As noted in the above pie chart, the cost of lubricants typically represents 1-3% of a maintenance budget. Contrast that fact to the impact of improper or insufficient lubrication: The cost of failed components and overtime due to machine downtime can total as much as 40% of maintenance dollars spent. This fact highlights the importance of a well-functioning, proactive lubrication management program. There are a variety of reasons why machine components fail prematurely, including imbalance, misalignment, corrosion, overload, etc. The most frequent causes are related to lubrication: As the second pie chart notes, approximately 50% of premature bearing failures are due to issues such as too much or too little lubricant; lubricant contamination or cross-contamination with incompatible lubricants; lubricant-chemical degradation; and use of the wrong type or grade of lubricant. Many facilities strive to minimize the number of lubricants they stock and use, both to reduce cost and lessen the chance of misapplication. However, each machine has a distinct set of parameters that should be used to select the appropriate lubricant based on environment, temperature, speed, bearing type, manual or automatic lubrication, etc. A well-defined lubrication management program lets a site optimize selection while minimizing the number of lubricants utilized within the plant. 16 | LUBRICATION MANAGEMENT & TEChNOLOGy

Doing it the right way By leveraging proper lubrication techniques, machine uptime and service intervals may be extended and maintenance and operating costs can be lowered, greatly improving the overall life cycle of the equipment. Depending on the equipment in place and the manufacturing process, manual lubrication, automatic lubrication or a combination of both may be employed on a single piece of equipment. Lubricant is applied and maintained through a range of application methods, from simple lubrication solutions such as grease guns, single-point lubricators and multipoint lubricators, to fully automatic lubrication systems capable of maintaining adequate lubricant film integrity from a single point to 2000 lubrication points. Automatic lubrication systems range from single-line, dual-line or multi-line, as well as progressive, circulating oil, oil and air and minimal-quantity systems. It can be a complicated task to determine what methods should be used to accomplish proper lubrication throughout a facility, but assistance is available. One of SKF’s five platforms is lubrication, providing customers with a full range of services—from evaluating and specifying lubricants to fully autonomous lubricating solutions. In 2012, the company implemented its JULY/AUGUST 2013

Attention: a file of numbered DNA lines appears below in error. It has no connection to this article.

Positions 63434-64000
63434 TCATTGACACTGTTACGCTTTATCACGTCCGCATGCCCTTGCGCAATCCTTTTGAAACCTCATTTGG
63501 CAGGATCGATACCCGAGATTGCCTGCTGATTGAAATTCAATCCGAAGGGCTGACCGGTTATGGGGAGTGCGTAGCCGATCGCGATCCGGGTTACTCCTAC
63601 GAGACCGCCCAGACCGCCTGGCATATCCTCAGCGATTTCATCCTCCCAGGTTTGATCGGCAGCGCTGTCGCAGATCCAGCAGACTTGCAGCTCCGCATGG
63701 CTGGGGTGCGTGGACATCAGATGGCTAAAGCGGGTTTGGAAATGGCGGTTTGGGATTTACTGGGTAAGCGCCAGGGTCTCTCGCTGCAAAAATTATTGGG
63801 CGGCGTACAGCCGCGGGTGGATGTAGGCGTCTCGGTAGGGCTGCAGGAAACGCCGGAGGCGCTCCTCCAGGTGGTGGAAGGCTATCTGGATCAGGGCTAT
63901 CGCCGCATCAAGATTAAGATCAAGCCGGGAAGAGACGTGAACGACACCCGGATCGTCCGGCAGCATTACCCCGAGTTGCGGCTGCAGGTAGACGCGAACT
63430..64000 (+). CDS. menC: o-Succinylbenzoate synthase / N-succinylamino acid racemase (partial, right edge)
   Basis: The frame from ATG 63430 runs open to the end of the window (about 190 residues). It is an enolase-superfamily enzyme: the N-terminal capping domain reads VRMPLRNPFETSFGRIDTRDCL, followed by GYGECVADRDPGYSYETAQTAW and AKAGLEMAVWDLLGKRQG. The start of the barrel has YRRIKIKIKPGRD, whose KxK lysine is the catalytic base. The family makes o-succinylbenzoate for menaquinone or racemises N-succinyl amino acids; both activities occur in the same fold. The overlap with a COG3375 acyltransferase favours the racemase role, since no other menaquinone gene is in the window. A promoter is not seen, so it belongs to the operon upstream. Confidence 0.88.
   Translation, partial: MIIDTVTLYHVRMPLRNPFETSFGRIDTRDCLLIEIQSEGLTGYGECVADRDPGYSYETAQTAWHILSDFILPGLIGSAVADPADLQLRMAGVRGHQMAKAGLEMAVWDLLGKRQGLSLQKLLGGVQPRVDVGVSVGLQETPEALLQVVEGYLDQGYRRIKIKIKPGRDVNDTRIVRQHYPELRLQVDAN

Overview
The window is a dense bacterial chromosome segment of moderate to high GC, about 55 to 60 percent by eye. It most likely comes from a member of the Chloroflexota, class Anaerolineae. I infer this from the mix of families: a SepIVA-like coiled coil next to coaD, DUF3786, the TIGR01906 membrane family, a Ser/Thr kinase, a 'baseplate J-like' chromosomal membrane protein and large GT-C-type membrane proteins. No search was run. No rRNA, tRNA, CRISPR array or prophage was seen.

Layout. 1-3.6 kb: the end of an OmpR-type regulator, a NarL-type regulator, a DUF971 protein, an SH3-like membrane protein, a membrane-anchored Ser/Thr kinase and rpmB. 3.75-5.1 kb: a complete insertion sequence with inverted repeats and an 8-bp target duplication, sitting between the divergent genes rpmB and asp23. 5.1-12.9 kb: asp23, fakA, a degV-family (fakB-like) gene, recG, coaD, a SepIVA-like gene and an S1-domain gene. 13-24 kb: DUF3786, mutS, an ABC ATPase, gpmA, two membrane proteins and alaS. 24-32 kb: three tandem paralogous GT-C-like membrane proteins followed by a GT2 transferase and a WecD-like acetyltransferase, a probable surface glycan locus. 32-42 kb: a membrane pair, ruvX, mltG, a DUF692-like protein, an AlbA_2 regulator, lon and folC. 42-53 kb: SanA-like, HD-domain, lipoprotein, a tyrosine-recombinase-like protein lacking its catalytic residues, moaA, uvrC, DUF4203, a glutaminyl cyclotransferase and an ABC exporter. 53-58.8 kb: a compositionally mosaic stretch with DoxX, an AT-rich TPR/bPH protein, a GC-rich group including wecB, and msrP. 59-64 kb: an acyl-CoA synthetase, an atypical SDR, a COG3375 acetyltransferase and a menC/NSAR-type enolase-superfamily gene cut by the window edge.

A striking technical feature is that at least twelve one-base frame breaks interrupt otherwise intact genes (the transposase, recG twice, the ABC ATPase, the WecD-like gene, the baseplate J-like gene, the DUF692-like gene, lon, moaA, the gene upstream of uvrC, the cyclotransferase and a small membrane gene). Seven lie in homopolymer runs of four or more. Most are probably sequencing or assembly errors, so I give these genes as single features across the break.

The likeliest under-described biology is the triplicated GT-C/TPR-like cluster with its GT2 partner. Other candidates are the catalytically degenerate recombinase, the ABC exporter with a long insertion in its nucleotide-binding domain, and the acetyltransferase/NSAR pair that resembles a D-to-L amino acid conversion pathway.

Success Stories Following are examples of two companies that utilized the SKF Lubrication Management Program to improve their lubrication practices: Oil Platform: During a routine oil sampling from a compressor on an oil platform, suspicions were raised when results identified continuing levels of organic debris in the oil before and after the filter element. Lubricant analysis indicated a large amount of bacterial growth in the oil tanks, which was blocking the filters and causing bypass valves to be utilized. SKF recommended that the oil tanks be fully drained and flushed to eradicate bacterial growth. The tanks were then treated against further infestation with desiccant breathers fitted to reduce the risk of condensation buildup.

Aluminum Plant: The customer realized the opportunity to reduce unplanned downtime and grease consumption by means of proper lubrication. After evaluating the plant’s current lubrication practices, SKF personnel helped the customer to establish industry standard practices across the plant. By implementing these practices, the customer benefited from extended re-lubrication intervals, reduced grease consumption and reduction of overall maintenance costs. In addition, the plant was able to minimize physical risks when performing lubrication activities and minimize the contamination and cross-contamination risks during re-lubrication.

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Lubrication Management Program to help customers learn what they could gain by implementing a sound lube plan. (Though similar processes were in place prior to that date, they weren’t part of a single, comprehensive program necessary to provide the level of service and knowledge that SKF is capable of delivering based on its unique perspective and extensive tribological knowledge as a leading bearing manufacturer and its position in the centralized lubrication systems arena under the Lincoln brand.) SKF’s Lubrication Management Program consists of five main steps: ■ Client needs analysis ■ Lubrication audit ■ Improvement proposal ■ Design and implementation ■ Optimization

Client needs analysis. . . This analysis usually takes place during a one-day visit in which the customer answers 40 basic questions. SKF will provide an appraisal of the maturity level of the customer’s lubrication program. Strengths and areas of improvement are identified. For more info, enter 67 at

JULY/AUGUST 2013 | 17